Chapter 37: Baconize

I tear my eyes away from the screen to look at my clock. 2:30 AM. Damn, later than I thought. I glanced at my roommate in his bunk, gently snoring as he had been for the past several hours. Must feel good to be a physics major.
My monitor attracts my attention again, and I turn back to the project at hand. A grey window sits in the center of the screen, saying simply

The instruction at “0x00402612” referenced memory at “0xcccccccc”. The memory could not be “read”.

It didn’t go away. I’d been over the code what seemed like 100 times. The pad of paper to my left that had my notes was filled with abstract trees filled with numbers, letters and hexadecimal memory addresses. I had started right after dinner, the night before it was due. Shruti did also, and she told me she was done at around 11:00. I asked how she had done the problem, and she said that she used a matrix. It was fast, efficient, and it worked. She said goodnight and I started working again, trying to figure out why my trees didn’t like to grow past being decrepit stumps.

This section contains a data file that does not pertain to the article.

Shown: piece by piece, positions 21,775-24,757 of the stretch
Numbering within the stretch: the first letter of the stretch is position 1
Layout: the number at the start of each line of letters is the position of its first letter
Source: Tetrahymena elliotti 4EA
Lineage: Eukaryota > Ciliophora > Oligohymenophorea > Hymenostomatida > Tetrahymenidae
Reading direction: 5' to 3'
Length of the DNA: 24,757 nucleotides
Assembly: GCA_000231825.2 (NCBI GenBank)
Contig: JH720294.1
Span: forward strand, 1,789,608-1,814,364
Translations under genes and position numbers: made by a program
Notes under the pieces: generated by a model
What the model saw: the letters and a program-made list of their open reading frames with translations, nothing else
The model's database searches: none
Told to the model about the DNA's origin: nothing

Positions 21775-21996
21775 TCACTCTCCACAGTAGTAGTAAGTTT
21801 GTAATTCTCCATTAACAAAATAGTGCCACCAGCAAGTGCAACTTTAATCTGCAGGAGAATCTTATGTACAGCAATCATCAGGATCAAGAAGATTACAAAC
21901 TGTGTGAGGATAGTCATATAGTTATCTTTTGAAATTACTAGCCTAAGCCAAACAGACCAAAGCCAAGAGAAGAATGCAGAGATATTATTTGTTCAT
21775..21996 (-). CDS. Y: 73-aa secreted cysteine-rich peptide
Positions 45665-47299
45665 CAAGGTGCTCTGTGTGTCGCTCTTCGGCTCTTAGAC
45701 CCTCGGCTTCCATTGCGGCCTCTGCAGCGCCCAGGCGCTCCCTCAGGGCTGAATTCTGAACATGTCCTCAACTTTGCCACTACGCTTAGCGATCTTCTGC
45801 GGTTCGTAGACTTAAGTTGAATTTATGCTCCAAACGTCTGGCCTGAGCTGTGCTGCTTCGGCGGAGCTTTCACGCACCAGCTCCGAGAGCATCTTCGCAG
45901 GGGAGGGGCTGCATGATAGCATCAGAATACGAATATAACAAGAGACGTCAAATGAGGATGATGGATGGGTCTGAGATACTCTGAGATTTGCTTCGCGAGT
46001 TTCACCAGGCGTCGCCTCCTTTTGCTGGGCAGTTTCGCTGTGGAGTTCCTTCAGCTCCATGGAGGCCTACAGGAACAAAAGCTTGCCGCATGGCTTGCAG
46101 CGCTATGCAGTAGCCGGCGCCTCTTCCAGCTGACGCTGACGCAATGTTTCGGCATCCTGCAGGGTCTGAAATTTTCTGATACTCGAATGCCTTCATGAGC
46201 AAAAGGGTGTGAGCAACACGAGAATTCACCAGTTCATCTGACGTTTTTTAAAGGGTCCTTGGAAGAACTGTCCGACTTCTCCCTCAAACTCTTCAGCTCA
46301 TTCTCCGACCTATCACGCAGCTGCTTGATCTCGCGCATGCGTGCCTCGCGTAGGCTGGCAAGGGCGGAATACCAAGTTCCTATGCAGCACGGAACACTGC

A matrix.

I was using a vector to store inputted values and then quick sorting the contents. Once quick sorted, I made an array of 0 depth binary trees and then went through the sorted list adding elements together dynamically into an ever growing single binary tree. Once done I planned on an in-order traversal to get the final list.

A fucking matrix.

3:40 AM: Restate my assumptions. The easiest way to do a problem rarely impresses anyone. I know my way works. I know it in my head, on the paper, but not on the screen. I have had every error you can imagine, even one that said “Internal error 42167: Contact Microsoft technical support or reinstall Visual Studio”. Unfazed I kept on, not flinching in my goal of combining 6 different chapters into one beautiful and fluid program.

The extent of this complication force on my life is great, to the point my friends have come up with a term for what I do, when I complicate a problem: Baconize.

I turned on some low techno, even though it could have been loud, Dave wouldn’t have noticed. Turning back to my computer screen, my head filled with vectors and nodes, and I continued into hour 11 of what turned out to be an 18 hour project. I continue to remind myself that I’m just a freshman, and that it’s downhill from here . . .






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